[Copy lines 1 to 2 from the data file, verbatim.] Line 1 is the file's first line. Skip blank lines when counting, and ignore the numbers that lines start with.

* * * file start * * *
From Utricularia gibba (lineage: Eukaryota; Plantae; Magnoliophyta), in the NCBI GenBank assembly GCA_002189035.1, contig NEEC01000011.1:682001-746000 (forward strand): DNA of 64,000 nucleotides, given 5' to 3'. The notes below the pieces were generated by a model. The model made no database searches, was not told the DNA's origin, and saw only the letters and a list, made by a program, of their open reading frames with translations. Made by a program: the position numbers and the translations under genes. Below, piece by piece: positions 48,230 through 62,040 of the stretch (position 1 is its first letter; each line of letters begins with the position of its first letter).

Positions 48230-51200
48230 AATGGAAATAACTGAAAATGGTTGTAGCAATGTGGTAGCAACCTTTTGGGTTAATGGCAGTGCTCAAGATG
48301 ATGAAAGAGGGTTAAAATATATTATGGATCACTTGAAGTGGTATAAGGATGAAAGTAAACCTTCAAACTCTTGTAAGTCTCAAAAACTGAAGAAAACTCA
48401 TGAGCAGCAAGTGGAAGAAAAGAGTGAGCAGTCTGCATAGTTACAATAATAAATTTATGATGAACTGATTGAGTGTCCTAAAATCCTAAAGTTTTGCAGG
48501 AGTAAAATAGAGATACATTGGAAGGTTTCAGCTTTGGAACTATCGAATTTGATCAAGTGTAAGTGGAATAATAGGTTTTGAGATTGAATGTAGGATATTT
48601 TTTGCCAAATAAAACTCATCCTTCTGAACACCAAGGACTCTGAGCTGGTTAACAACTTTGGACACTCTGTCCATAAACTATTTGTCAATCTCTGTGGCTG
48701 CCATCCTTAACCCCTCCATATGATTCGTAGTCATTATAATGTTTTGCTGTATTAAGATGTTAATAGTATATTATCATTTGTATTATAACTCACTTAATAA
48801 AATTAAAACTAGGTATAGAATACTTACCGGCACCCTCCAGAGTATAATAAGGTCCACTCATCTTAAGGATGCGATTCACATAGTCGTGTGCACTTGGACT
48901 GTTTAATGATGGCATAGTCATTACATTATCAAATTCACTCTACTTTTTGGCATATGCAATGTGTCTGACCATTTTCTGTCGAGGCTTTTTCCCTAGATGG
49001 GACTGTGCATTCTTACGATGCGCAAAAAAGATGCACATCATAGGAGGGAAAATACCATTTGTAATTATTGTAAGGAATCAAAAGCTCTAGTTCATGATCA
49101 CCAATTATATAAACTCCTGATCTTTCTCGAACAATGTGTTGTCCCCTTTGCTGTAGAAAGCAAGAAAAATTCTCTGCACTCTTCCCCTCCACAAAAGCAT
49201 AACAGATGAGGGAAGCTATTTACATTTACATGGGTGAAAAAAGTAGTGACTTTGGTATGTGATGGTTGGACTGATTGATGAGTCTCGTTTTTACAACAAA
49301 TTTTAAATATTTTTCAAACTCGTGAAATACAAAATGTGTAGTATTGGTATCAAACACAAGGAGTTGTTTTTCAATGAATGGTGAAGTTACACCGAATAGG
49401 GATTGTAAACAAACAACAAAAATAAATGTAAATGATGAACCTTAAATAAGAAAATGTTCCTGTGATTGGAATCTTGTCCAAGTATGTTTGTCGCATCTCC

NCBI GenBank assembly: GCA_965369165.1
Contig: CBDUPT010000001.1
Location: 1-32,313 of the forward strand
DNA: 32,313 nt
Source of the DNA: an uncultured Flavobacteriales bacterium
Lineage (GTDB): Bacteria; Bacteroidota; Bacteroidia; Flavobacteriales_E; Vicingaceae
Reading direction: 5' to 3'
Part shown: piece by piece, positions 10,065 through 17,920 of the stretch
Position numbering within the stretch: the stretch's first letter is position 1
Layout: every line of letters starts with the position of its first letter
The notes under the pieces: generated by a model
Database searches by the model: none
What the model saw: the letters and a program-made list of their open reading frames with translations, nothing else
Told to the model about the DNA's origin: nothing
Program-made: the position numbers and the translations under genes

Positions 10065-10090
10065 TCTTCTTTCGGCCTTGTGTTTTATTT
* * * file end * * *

From Utricularia gibba (lineage: Eukaryota; Plantae; Magnoliophyta), in the NCBI GenBank assembly GCA_002189035.1, contig NEEC01000011.1:682001-746000 (forward strand): DNA of 64,000 nucleotides, given 5' to 3'. The notes below the pieces were generated by a model. The model made no database searches, was not told the DNA's origin, and saw only the letters and a list, made by a program, of their open reading frames with translations. Made by a program: the position numbers and the translations under genes. Below, piece by piece: positions 48,230 through 62,040 of the stretch (position 1 is its first letter; each line of letters begins with the position of its first letter).

Positions 48230-51200